In Generational Marketing

In our blog series, A New Age In Travel, we’ve focused on Generation Z and how they fit into the marketing landscape of the travel and hospitality industries. In this third and final edition, we’re looking at how to effectively communicate with this up-and-coming travel segment, as well as the generations before it.

multiple generations age ranges

You wouldn’t use the same verbiage and tone during a face-to-face conversation with a 25-year-old and a 70-year-old. So why do brands have a tendency to deliver messages in just one way? Think about this: Who are you trying to market to, what moves that target audience to action, what will catch their eye and how should you be reaching them? The answer varies for each generational group. Even within generations you may encounter differing preferences.

Light a fire

When targeting multiple generations, it’s important to consider what motivates each demographic to purchase. In terms of the travel industry, here are the key triggers and tips on how to leverage them:

Generation Z

  • Most still vacation with their parents, but don’t discount them—Gen Z kids have a lot of influence over their families’ travel plans. (According to the Cassandra Report, 93% of parents say that their Gen Z children have an impact on household spending and purchases.)
  • Make it known that there are plenty of activity options that allow them to be independent (think teen or kids’ programs).
  • This is the generation of “pictures or it didn’t happen,” so showcase snap-worthy backdrops and mouth-watering food in marketing efforts.
  • They prefer “snackable content” like memes, interactive infographics and videos, which means social media platforms like Vine, Snapchat and Instagram are your best bets for reaching this generation.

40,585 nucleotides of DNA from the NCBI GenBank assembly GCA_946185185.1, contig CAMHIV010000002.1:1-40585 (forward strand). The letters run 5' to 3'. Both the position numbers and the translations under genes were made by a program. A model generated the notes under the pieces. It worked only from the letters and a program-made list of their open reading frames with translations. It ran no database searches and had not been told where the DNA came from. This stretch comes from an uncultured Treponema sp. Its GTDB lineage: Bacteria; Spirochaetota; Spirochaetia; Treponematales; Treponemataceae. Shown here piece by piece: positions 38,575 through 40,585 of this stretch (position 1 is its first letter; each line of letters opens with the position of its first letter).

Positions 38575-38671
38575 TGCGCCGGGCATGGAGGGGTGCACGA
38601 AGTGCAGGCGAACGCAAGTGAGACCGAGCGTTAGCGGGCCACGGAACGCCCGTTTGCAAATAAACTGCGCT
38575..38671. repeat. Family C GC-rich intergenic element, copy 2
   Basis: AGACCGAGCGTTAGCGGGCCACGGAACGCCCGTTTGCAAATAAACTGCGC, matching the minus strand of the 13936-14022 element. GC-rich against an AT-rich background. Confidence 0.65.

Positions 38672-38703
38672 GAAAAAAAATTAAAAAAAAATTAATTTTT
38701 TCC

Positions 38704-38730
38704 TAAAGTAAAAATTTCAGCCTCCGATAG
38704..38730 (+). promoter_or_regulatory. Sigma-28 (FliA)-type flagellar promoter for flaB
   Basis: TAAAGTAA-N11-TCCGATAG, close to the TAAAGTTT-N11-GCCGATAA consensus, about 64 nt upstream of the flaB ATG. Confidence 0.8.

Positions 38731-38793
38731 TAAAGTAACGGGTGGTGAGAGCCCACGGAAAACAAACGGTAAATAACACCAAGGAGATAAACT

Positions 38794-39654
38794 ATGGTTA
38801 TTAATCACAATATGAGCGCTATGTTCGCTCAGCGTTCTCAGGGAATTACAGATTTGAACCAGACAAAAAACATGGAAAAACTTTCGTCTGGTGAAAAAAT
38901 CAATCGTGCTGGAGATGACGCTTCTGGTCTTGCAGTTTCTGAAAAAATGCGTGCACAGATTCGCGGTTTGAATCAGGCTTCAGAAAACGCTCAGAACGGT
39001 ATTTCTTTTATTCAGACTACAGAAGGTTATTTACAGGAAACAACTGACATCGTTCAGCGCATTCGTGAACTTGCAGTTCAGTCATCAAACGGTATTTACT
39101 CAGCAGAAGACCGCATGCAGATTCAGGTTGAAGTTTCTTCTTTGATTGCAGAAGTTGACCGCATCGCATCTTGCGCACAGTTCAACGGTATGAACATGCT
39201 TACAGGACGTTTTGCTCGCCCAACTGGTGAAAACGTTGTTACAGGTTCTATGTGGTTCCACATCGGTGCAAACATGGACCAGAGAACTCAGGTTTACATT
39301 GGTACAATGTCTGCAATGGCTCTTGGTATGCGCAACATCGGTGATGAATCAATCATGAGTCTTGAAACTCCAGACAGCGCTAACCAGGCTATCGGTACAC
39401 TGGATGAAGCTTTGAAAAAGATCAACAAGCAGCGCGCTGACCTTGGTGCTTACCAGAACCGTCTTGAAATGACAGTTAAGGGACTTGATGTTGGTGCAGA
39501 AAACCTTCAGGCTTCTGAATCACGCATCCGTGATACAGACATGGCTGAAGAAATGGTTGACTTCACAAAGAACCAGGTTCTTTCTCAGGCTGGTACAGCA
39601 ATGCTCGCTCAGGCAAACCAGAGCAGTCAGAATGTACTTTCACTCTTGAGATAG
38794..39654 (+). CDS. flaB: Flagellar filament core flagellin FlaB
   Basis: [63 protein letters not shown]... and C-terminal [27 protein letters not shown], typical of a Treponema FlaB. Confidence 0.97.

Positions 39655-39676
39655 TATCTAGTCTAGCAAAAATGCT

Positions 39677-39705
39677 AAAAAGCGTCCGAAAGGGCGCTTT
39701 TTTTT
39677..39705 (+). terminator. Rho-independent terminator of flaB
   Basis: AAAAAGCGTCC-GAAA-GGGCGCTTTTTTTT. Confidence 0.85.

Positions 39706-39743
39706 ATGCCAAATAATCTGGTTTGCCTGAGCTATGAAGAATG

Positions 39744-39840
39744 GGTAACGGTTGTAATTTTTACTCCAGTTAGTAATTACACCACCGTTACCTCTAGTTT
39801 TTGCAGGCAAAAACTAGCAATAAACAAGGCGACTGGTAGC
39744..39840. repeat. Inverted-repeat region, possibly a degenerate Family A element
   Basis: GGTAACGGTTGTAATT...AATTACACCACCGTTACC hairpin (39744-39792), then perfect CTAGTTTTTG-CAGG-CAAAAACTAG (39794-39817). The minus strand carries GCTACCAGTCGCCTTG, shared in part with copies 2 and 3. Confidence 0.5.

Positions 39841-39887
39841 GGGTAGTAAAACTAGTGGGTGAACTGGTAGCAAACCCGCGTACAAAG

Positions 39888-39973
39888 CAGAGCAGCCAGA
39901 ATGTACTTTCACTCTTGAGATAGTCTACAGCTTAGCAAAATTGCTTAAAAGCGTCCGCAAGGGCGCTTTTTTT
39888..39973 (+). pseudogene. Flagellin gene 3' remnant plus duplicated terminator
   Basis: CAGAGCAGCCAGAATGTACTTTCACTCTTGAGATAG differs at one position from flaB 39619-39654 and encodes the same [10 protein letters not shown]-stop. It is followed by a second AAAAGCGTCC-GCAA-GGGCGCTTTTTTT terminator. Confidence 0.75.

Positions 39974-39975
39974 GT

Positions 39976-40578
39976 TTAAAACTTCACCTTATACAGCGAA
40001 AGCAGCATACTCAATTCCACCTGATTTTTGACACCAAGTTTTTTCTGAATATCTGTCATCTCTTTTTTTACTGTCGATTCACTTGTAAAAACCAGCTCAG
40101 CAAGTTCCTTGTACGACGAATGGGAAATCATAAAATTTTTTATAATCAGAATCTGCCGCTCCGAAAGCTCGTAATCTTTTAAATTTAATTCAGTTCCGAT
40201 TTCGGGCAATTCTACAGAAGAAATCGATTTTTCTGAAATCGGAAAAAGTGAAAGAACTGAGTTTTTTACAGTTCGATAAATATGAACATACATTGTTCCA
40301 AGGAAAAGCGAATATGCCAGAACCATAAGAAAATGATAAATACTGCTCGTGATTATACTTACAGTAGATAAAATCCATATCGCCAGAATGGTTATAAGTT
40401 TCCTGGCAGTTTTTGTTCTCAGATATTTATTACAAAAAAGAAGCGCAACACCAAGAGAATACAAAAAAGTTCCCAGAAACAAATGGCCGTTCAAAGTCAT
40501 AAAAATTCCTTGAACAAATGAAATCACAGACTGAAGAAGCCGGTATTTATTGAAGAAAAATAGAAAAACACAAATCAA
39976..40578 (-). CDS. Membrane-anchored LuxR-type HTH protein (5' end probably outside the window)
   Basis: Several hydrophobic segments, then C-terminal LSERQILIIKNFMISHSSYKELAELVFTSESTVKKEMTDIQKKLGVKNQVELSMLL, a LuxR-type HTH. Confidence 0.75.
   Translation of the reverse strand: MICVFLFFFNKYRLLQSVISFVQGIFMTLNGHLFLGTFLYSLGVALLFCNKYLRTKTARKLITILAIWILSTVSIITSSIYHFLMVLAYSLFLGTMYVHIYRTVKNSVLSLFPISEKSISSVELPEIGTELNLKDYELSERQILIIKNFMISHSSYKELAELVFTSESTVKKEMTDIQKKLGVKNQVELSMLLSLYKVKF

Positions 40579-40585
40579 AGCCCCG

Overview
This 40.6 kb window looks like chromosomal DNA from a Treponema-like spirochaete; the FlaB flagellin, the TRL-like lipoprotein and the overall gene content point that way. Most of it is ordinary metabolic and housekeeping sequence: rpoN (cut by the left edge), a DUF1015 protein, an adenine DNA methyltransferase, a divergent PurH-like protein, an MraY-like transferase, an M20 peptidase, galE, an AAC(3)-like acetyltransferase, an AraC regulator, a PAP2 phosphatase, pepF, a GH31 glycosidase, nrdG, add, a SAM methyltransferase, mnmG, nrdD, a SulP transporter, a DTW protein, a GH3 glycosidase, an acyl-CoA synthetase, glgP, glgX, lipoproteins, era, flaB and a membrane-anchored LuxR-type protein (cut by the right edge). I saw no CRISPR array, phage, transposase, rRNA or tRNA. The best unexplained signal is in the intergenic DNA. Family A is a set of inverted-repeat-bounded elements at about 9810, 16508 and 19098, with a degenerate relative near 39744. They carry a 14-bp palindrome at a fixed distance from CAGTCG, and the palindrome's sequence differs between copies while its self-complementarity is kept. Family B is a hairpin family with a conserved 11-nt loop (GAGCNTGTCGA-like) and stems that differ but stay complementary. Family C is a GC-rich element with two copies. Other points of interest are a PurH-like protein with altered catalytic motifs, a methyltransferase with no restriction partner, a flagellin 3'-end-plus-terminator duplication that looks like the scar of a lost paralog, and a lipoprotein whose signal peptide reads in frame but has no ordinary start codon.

• They are at a prime age for travel—most are financially independent and look at taking vacations as a way to reward themselves for their hard work.
  • Loyalty programs and a good deal are highly valued, so give them incentives to book.
  • Posting photos on social media is important—make sure they know there are worthwhile things to capture at your property.
  • Facebook is generally considered their choice social media platform, but many feel that it displays too much information and takes up too much of their time. This leads to a tendency to skim the site rather than really absorb content, so making your advertising stand out is vital. (However, does note that Facebook offers that are redeemable at local businesses tend to have the most success with this demographic.)
  • Peer recommendations are important, so making sure you have a strong presence on sites like TripAdvisor and Yelp is key. (Read our tips for responding to online reviews.)

Generation X

  • They’re likely to be traveling with family and footing the bill—target them by appealing to their interests and those of their loved ones.